I think a star of david, and a crescent moon and star would be okay as well as they are subtle expressions of faith.
     
  8. niuniu thread starter macrumors 68020

    niuniu

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    #8
    Why are they subtle? Because of their size? I had an argument with a guy who had a fish sticker on the back of his BMW recently, small sticker, but it was deeply offensive to see some idiot run around marking himself out to a holy higher standard when he's driving a premium brand car. Apparently his God wanted him to have a BMW while people starve.

    No, it's all the same. Either you ban everything religious, or you go the tolerance route. If you start faffing around, you'll fall short of EU law, which is what France are about to find out in the next few months when they try to legislate this burka ban.

    And like Sarkozy said, France's roots are in Christianity. He's not a man to mince his words.
     
  9. Burnsey macrumors 6502a

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    #9
    I think generally a government attempting to control how people dress is a bad idea.
     
  10. Queso macrumors G4

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    #10
    My thoughts on Burka bans.

    When I go anywhere on the motorbike I am expected to remove my helmet when I go into a store, a bank, or pretty much any establishment other than a petrol station. If I enter anywhere wearing the helmet I will be approached and told to remove it. This is because it covers my face.

    If burkas are permitted, even though they have absolutely nothing to do with the Islamic faith and are instead rooted in tribal Persian customs, does this mean I and other motorcyclists can keep our helmets on just by saying it is part of our culture? If not why not?
     
  11. kavika411 macrumors 6502a

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    #11
    I think generally a religion attempting to control how people dress is a bad idea.
     
  12. niuniu thread starter macrumors 68020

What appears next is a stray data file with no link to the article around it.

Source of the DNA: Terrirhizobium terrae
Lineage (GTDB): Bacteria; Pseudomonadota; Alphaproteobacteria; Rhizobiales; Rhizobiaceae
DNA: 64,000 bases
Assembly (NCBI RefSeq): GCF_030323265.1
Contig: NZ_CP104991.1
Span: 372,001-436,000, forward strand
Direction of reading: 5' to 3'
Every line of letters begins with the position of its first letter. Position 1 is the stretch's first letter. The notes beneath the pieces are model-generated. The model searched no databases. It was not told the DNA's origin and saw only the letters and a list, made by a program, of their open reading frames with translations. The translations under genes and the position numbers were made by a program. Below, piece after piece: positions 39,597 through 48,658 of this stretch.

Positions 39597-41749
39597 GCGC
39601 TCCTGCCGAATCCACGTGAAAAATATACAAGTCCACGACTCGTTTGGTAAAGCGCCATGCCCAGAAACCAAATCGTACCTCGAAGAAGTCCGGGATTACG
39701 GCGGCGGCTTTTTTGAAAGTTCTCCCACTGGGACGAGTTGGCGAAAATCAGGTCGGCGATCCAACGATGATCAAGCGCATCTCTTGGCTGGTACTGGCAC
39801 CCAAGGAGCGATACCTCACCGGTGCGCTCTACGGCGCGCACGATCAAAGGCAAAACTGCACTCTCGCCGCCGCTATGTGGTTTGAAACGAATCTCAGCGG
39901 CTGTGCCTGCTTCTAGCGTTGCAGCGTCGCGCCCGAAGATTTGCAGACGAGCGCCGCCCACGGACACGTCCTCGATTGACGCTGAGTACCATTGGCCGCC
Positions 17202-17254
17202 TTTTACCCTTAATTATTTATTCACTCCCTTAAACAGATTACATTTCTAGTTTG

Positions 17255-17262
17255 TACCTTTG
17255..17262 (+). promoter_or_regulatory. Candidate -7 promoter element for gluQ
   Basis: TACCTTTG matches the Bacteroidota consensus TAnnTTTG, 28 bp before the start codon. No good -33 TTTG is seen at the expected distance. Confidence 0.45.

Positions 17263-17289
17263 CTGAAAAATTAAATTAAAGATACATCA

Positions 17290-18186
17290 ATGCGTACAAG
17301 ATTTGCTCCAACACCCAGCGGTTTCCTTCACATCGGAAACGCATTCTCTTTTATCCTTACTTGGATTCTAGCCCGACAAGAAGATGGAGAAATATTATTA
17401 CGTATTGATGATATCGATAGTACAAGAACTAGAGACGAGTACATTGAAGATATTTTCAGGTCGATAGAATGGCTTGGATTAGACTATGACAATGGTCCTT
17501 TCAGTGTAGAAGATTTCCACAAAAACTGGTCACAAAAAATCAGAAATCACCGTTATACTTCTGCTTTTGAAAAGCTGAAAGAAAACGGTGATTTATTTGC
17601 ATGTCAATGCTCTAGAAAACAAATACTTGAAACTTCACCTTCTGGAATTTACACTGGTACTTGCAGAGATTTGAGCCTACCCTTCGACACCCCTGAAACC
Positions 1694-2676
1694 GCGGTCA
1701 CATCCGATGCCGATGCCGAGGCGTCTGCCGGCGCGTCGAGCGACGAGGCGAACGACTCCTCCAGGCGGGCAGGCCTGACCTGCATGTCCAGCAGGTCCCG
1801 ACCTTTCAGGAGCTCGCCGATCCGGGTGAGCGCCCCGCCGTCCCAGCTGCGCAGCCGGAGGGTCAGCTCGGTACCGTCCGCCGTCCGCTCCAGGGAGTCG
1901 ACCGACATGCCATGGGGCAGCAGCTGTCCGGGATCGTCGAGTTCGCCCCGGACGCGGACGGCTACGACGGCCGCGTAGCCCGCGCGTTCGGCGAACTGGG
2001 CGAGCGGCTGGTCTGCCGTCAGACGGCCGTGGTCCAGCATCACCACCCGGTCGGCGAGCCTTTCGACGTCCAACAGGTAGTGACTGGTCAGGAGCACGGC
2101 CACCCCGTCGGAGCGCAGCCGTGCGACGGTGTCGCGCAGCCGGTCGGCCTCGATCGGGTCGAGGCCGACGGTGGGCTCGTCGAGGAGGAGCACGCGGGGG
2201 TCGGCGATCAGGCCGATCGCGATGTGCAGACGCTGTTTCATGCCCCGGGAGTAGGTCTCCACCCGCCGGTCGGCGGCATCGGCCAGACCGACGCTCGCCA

niuniu

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    #12
    Well the route a lot of these debates are going is the moderate one. No burkas in situations where it's necessary to communicate between professionals, ie at the doctor, with a teacher, at the bank etc. But in public, as in going about your day, wear whatever you want, that includes your helmet.

    I think that's the right balance and a tolerant one that's respectful to everyone.
     
  13. Peterkro macrumors 68020

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    #13
    Sarkozy is a dick and has picked the wrong fight if he thinks he can change France's constitution:

    ‘La France est une République indivisible, laïque, démocratique et sociale.’
    Large religious symbols including crosses are not allowed in schools (smaller symbols of whatever kind are more likely to be at least partially hidden).
    Foot binding,Sati and clitorectomies have been or are parts of the culture of groups of people who have settled in various European countries, should they be allowed?
     
  14. iShater macrumors 604

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    #14
    If you have been to Turkey recently, you realize it is a unique fusion between the East and the West. I expect this to be a positive step.
     
  15. jb1280 macrumors 6502a